State judges in Missouri would be barred from enforcing the U.S. Supreme Court’s historic ruling that legalized marriage for same-sex couples nationally, under a proposed constitutional amendment in the state legislature.
According to Gavel to Gavel, the measure would prohibit decisions by state judges upholding Obergefell v. Hodges. The measure’s language states:
“That to be valid and recognized in this state, a marriage shall exist only between a man and a woman, regardless of any court decision to the contrary. Any court decision, including Obergefell v. Hodges, 135 S.Ct. 2584 (2015), purporting to strike down marriage, as provided in this section, is unauthoritative, void, and of no effect.”
A separate measure, also introduced this week, asks the U.S. House of Representatives to investigate possible impeachment proceedings against justices involved in Obergefell; National Federation of Independent Business v. Sebelius; and King v. Burwell. In these cases, the measure states, “the Justices on the Supreme Court … lacked understanding of the law and the United States Constitution when they ruled on a case with no constitutional basis or precedent or ruled based on judicial activism, [and] thereby lacked good behavior in their judgment.”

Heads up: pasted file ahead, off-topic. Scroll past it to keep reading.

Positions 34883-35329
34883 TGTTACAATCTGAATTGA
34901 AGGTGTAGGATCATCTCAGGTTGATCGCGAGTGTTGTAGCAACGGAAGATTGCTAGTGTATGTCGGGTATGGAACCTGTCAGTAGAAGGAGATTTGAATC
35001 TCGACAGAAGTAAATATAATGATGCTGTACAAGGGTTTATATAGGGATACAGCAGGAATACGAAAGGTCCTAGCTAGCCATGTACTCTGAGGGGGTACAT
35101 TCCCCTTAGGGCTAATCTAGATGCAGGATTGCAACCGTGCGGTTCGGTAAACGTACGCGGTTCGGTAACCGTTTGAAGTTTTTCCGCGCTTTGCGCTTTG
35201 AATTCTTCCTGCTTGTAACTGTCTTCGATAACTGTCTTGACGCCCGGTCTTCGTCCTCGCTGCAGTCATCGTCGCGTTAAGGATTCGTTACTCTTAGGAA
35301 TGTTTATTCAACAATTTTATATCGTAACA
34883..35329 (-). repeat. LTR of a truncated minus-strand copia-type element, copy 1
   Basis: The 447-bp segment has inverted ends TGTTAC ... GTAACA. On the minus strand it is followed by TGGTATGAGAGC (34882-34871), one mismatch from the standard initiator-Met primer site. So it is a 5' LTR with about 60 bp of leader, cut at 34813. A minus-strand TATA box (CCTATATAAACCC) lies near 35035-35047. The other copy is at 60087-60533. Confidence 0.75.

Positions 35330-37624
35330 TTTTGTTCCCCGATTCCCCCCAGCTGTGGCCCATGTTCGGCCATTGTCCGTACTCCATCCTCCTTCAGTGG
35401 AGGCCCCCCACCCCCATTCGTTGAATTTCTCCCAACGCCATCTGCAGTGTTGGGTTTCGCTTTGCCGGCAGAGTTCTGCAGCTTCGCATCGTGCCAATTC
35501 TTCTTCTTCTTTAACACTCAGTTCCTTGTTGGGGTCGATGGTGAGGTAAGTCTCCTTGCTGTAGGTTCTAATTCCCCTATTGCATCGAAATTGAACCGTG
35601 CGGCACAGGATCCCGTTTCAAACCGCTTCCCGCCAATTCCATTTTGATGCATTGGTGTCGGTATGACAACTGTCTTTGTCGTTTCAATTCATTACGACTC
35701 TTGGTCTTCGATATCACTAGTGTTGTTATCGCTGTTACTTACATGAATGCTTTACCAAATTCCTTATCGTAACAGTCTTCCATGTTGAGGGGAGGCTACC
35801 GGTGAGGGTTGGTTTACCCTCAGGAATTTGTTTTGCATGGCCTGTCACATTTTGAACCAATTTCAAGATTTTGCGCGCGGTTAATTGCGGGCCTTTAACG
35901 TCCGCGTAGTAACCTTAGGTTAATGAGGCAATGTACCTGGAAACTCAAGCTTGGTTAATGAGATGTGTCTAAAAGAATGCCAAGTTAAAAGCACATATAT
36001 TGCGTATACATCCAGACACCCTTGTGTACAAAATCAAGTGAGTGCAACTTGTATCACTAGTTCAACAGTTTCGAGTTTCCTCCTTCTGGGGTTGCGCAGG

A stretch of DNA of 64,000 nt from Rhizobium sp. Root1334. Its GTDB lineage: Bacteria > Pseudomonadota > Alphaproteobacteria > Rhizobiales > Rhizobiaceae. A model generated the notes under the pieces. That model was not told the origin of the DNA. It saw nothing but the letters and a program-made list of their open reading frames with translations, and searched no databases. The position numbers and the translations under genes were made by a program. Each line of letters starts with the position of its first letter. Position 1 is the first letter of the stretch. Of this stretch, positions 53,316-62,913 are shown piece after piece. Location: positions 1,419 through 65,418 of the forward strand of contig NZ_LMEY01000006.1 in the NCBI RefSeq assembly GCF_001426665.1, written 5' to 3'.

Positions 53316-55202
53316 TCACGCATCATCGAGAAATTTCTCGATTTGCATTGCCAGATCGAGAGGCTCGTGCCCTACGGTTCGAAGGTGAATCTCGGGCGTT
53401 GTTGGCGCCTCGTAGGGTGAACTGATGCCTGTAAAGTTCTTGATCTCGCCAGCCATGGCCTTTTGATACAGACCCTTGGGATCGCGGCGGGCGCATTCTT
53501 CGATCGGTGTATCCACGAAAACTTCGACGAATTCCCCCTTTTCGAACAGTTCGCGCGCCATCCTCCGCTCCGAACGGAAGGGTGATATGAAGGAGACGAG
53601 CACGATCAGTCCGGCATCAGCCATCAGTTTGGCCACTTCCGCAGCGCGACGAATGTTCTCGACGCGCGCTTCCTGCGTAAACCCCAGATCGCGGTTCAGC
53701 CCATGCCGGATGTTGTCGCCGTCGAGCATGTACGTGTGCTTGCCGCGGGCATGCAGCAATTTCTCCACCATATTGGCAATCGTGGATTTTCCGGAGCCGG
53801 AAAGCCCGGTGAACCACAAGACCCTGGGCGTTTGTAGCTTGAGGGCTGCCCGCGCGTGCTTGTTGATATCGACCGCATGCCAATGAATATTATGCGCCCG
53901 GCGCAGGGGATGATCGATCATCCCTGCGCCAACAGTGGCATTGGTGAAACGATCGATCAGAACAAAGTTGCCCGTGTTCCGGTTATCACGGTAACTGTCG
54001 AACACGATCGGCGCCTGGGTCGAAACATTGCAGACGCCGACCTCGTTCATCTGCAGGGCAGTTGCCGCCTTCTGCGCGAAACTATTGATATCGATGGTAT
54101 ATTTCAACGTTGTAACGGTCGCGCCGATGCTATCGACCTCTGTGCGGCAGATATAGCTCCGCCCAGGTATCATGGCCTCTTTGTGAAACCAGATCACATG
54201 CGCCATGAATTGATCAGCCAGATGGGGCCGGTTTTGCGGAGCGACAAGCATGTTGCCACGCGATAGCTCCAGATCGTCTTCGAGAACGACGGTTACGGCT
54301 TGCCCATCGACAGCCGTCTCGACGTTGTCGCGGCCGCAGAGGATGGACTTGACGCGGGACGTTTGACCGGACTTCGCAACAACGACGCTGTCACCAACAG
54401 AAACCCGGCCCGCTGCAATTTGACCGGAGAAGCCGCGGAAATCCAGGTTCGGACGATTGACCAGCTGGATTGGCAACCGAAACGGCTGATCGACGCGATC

Gavel to Gavel is a publication of the National Center for State Courts, a Justice at Stake partner organization. JAS has declared about judicial impeachment threats, “Almost every American, liberal and conservative, has been angered by particular legal rulings, but that’s because we ask courts to settle tough legal disputes. It is reckless to threaten judges with ouster simply because we don’t like a particular decision.”